How Do You Limit Alexander Ovechkin?

Anyone with even so much as passing knowledge of the National Hockey League will be aware that stopping Alexander Ovechkin is going to be a top priority for the New York Rangers. Ovechkin led the league in goals for the third time in his NHL career this season with 32. And exactly half of them came while on the powerplay. 

John Buccigross, known by many as the only person at ESPN willing to acknowledge the existence of hockey, has published some pretty interesting details on his Twitter feed about how Ovechkin is effective. Let's look at the information and expand on it.



Here is a chart depicting exactly which areas of the net Ovechkin scores his goals. Of his 32 goals this season, 18 went stick-side. The good news for the Rangers is that Henrik Lundqvist is arguably the best stick-side goaltender in the NHL. Compared to the 48 goals that Lundqvist let in on his glove-side this season, only 23 beat him stick-side. You can see from the chart that 5-hole is also a somewhat popular choice for Ovechkin, and Lundqvist is also a phenomenal goaltender on low shots. The best way to beat Lundqvist is glove-side, which is an area Ovechkin seems to favor least. In sum, it's Lundqvist is a favorable matchup against the Capitals' top offensive player.



Of course, Ovechkin is a threat to score from just about anywhere in the offensive zone, but these stats show that he is, by a drastic measure, most effective from the left circle. And specifically on the powerplay.

The first line of defense is simply to not take penalties. Ovechkin can't score on the powerplay if you don't take penalties. Obviously, that's easier said than done. The Rangers are the were the least penalized team in the NHL during the regular season and referees tend to become more laissez-faire once the playoffs begin. Nonetheless, penalties are of course going to happen over the course of a playoff series. But they need to be limited. Don't take offensive zone penalties. Don't end up a man down because of post-whistle stuff. No pucks unecessarily shot over the glass.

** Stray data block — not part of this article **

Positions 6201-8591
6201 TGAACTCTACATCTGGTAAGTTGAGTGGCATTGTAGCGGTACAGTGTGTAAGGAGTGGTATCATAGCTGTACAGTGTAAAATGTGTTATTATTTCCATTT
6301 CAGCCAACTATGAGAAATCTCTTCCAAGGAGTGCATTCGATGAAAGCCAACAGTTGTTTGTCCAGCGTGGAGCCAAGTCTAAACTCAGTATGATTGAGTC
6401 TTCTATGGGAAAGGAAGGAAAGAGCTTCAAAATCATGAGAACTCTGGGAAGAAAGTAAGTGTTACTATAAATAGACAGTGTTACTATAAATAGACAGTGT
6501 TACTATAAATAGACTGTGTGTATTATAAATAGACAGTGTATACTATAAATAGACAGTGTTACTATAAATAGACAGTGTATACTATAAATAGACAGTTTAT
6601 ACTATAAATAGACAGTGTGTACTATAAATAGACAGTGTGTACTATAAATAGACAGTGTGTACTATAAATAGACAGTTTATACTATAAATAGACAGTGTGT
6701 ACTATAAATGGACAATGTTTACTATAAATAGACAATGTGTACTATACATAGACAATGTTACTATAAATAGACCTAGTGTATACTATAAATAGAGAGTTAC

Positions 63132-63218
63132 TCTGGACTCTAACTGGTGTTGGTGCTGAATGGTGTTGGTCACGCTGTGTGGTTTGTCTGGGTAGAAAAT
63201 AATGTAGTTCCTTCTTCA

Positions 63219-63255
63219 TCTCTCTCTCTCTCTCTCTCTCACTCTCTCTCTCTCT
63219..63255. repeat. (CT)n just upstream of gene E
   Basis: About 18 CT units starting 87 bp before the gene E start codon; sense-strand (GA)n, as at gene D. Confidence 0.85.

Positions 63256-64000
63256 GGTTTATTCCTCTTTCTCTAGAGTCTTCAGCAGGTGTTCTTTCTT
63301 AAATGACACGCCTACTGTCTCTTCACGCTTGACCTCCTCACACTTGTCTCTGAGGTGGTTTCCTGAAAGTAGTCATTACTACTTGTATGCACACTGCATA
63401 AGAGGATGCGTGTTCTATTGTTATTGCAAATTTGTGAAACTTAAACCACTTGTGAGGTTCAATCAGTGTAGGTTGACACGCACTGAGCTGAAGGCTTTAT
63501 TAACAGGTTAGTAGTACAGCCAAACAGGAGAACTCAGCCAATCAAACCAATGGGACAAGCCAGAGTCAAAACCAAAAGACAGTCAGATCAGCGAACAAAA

For the inevitable penalty kills, though, proper adjustments need to be made. Especially with one fewer forward on the ice, it's easy to lose track of players one is responsible for. The Rangers can't afford to leave Ovechkin open, and specifically around that left faceoff circle. Though the Capitals certainly have other weapons, I think Tortorella needs to play the percentages here. Play a strong-side defensive tactic when the puck is on the left side of the offensive zone to limit Ovechkin's time and space. By doing this, you're either forcing Ovechkin to move to an area of the ice where he is lest comfortable and proficient or you are challenging the Capitals to beat you with a Mike Green or Nicklas Backstrom. 


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